Citi earnings 8-K [EDGAR]
Citigroup Profit Beats Estimate on Bond-Trading Gains [Bloomberg]
Citi Profit Slides, but Core Businesses Show Strength [WSJ]
Citigroup Earnings Plummet in Third Quarter [DealBook]

1. “No” is a fine answer there. Basel III is a collection of accounting conventions, and so is GAAP, and that’s pretty much that. Each has pluses and minuses. The fact that you can make up a lot of your Basel III risk weighting might worry you, but on the other hand Basel III, for instance, excludes DVA.

23 comments (hidden to protect delicate sensibilities)
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Comments (23)

  1. Posted by citi board | October 15, 2012 at 2:25 PM

    you pay peanuts, you get pandits

  2. Posted by Mr. Chips | October 15, 2012 at 2:30 PM

    There's a lot of good stuff in here……..but I'm not loving all the "likes". Smarminess and sarcasm are what drives this little gravy train, and that's all quite groovy. But layer this over the Legally Blonde manuscript……..and you've got an eerie match. It should also be noted that the main character in that movie was a female, Mr. Levine.

    Vocal fry, I think they call it.

    C'mon, man…….snap out of it…..there's too much to like here.

  3. Posted by Guest | October 15, 2012 at 2:42 PM

    Used to be, a bank made money on the difference between interest charged on its loans and paid on its deposits, rather than just bundling up loans of questionable quality and hoping that an uninformed buyer would be willing to pay more for them than what they were really worth. Those were the days!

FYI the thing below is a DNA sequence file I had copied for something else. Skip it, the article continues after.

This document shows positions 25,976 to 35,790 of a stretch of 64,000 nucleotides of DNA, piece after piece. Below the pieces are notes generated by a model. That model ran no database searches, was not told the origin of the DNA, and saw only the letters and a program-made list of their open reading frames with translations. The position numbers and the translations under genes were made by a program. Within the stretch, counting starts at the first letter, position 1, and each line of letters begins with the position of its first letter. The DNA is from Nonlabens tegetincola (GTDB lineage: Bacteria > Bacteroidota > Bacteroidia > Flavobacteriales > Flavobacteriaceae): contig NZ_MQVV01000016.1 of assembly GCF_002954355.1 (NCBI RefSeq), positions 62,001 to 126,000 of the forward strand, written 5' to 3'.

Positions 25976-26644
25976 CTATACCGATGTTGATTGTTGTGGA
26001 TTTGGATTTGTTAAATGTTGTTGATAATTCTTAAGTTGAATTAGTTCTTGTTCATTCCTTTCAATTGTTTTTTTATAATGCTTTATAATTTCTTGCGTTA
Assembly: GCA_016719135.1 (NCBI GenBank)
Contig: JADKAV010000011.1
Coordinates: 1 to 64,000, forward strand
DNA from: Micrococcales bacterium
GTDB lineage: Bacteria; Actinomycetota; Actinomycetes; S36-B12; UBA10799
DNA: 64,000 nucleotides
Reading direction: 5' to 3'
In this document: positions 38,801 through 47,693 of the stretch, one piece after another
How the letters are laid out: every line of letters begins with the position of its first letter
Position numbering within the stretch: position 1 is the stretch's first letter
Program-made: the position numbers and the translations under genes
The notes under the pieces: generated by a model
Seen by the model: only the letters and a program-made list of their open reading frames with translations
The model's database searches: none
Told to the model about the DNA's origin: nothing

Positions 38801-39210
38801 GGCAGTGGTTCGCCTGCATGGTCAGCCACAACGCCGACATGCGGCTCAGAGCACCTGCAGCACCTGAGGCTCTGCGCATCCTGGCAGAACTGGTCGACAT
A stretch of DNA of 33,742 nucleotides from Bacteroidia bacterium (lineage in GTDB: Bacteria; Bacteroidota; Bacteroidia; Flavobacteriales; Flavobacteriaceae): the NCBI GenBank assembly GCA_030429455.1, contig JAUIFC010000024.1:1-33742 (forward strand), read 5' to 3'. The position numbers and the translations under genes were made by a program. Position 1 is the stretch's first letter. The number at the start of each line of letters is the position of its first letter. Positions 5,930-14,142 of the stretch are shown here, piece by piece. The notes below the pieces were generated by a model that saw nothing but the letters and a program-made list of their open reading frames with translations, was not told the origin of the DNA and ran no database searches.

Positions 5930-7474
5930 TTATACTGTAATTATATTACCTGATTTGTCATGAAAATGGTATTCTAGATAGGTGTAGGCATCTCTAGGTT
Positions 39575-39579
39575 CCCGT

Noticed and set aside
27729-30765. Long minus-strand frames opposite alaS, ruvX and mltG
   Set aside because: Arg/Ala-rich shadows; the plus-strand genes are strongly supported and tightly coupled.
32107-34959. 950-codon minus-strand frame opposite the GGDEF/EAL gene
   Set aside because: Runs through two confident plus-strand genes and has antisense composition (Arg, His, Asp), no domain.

– Guy with nostalgia for the days when bankers were bankers, and had the three-piece suits, monocles, and moustaches to match

  4. Posted by Guest | October 15, 2012 at 2:44 PM

    Well, Dealbreaker isn't exactly, like, meant to be an honors Chaucer thesis so, like, you snap out of it.

  5. Posted by Mess Anger | October 15, 2012 at 2:53 PM

    If I exclude DVA/CVA, does that equal Recurring Earnings?

  6. Posted by Guest | October 15, 2012 at 2:53 PM

    and if you don't like peanuts you can f*** off!

    -J. Gorman

  7. Posted by Vik Giggles | October 15, 2012 at 2:58 PM

    Earnings must be awesome! They are putting up a new Citi sign at 153 East 53rd. Wait a minute…Vik is over at 399 Park! It's a decoy used to throw off the OWS 99%ers!!

  8. Posted by Jenna J | October 15, 2012 at 2:59 PM

    I prefer DVDA. Pays better.

  9. Posted by Guesticle | October 15, 2012 at 3:11 PM

    It is no "Old Lane" performance, but bang up jump, Pandit.